Aiding compliance in a changing technology environment

14th June 2022BlogRob Batters

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This blog demonstrates how Northdoor helped a SOXs audited client with a large Linux estate, manage technology change in a compliant and robust way. Using tools to automate and audit change delivery, we were able to provide scripts in a consistent and compliant way, testing in a neutral lab before moving them into a live production environment.


Keeping up with technology demands

Technology environments change. That’s a fact. They do so with incredible regularity as business challenges grow. Keeping up with these demands is one thing, but not only must resources be found, but there is also the task of maintaining every other system while new projects are delivered.

If that wasn’t enough, the very word ‘change’ brings with it all kinds of other challenges these days. If you work in a SOX compliant world, for example, then like other compliance programmes, not only do you now have to deliver change, you have to do it while keeping a complete record of the process.

Faced with a finite budget and limited number of tools, how is the typical IT team going to do all of this at the same time?

You could hire a team of experts and there are a good many products out there that can help too, but sometimes all it needs is a little know-how and some open-source DevOps software and you can address all kinds of challenges without a major investment.

Technology environments are constantly evolving and this relentless change brings with it all kinds of challenges that IT professionals must keep abreast with, while ensuring compliance. Click To Tweet

Maintaining robust governance across a large Linux estate

At Northdoor we faced one such challenge recently. A SOX audited client with a very large Linux estate needed to ensure that the multiple organisations supporting the applications, databases, operating systems and networks were not making unauthorised changes to the Linux configuration – and in particular to sensitive configuration files and scripts.

In itself, that doesn’t sound like a big deal, except that the rate of change across a very large estate and the natural tendency of a technician – with all the best will in the world – to get something done by making shortcuts, had the potential to cause a big headache.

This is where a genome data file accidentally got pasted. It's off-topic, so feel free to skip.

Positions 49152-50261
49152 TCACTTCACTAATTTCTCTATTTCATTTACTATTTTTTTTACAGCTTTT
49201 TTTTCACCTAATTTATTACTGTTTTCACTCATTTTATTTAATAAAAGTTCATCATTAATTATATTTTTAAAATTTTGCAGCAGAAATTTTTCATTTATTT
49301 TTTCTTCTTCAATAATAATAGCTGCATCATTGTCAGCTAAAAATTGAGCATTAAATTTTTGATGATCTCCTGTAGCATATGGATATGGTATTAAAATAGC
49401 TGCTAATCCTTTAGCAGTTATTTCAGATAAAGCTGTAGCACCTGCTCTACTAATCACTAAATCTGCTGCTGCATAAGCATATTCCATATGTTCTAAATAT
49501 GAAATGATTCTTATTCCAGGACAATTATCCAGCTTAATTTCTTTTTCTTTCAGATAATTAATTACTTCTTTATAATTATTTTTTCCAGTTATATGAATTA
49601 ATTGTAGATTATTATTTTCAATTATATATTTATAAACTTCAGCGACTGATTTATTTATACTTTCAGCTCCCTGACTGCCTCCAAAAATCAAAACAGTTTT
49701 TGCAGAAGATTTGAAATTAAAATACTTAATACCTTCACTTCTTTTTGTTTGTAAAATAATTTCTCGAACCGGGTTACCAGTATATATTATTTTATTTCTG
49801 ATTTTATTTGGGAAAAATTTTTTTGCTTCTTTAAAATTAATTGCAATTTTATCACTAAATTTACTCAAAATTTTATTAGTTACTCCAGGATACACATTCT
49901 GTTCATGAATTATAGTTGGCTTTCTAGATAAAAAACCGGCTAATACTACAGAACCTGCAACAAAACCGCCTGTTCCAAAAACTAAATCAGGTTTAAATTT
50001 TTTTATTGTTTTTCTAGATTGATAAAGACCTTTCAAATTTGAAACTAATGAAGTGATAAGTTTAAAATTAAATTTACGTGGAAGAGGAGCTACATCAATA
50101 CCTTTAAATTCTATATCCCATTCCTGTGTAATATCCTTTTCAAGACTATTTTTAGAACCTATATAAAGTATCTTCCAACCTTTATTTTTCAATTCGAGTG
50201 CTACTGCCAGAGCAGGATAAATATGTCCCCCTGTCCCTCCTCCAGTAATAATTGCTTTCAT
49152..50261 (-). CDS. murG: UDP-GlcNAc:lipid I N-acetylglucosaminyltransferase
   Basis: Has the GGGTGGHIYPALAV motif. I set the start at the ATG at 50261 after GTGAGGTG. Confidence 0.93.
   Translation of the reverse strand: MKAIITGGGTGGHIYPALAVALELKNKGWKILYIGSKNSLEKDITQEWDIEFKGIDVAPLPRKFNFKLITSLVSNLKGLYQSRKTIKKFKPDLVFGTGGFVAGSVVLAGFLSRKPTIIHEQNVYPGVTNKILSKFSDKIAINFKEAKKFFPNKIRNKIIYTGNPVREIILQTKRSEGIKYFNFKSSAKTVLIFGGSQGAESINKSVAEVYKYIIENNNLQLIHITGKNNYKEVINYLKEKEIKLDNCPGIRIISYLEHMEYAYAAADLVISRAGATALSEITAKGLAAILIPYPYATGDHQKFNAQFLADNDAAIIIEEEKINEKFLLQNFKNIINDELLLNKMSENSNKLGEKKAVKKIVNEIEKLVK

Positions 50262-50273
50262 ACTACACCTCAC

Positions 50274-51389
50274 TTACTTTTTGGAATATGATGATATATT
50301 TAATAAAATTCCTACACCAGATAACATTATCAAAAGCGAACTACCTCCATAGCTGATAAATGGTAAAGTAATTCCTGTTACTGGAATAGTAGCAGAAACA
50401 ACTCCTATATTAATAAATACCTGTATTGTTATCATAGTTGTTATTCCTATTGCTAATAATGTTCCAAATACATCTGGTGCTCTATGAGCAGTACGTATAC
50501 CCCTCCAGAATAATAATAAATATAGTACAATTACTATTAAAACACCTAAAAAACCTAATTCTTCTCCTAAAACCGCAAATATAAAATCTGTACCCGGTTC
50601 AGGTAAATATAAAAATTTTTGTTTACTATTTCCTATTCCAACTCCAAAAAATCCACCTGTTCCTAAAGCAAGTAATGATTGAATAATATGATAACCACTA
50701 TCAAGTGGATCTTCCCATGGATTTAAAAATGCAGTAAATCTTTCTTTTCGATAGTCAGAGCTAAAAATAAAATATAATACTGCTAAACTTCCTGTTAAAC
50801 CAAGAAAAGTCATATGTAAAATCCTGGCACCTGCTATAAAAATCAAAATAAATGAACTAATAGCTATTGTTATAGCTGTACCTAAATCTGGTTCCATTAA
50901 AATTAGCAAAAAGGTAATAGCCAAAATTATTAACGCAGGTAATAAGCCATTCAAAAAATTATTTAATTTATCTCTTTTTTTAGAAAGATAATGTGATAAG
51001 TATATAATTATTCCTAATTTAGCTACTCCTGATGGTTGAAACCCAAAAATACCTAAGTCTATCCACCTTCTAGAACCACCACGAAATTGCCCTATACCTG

woman on phone looking at screen

The requirement was therefore to enforce immutability for key files and scripts. All we needed to do was to maintain a central repository of these files containing an approved version and make sure that every Linux system was using the correct one and, if necessary, revert an incorrect version back to the official version.

To solve the problem, we needed to break it down a little more.

1. Automated change delivery

We needed to use something where every change could be delivered from a central point and described using a common method. Ansible was already in use for several regular simple tasks, hosted on a Linux VM in our cloud subscription. Ansible allows us to automate just about any process and with one action run a ‘playbook’ to change, install, upgrade or whatever we need to do, on as many endpoints as we define.

2. Source Control

There had to be somewhere to contain our master copies of everything. We use Atlassian’s Bitbucket, which is a Git-based source code repository tool. Using Bitbucket means that our scripts have ownership and we can ensure the authorised versions are used, whenever they are run.

3. Auditability

Having ensured the veracity of our scripts, we also had to keep an audit trail of all playbook runs. This meant automating the use of Ansible and recording exactly what was done, to which system, when it was done and by whom. For this purpose we chose Jenkins. Jenkins is an open source automation server and scheduler that maintains the build and run history for each job.

4. Testing

Clearly, we were never going to be able to test our code on production servers, or even, given the nature of the task, development or test servers in the client’s server farm. To this end we needed our own compact virtual lab environment.

We deployed one Linux VM as a central controller and then a number of other VMs using various Linux distros, that can be deployed for testing different environments. For rapid creation of a virtual set up we use Vagrant, which we can even deploy to a laptop for rapid testing.

How smart DevOps tools can improve compliance posture

With these tools deployed, we were able to develop scripts and deploy them in a consistent manner, testing them first in a neutral lab before moving to the production environment. The entire production estate is covered, and each run is recorded. The auditors are content that every change is attributable, that any unauthorised changes to the systems are spotted, that such changes can be reverted, and that the very code we are using can be verified.

The rapid pace at which technology environments change is always going to be a challenge when it rubs up against compliance obligations, but by employing a bit of know-how and supplementing it with some smart DevOps tools, you can take the heat off your IT team and improve your compliance posture at the same time.

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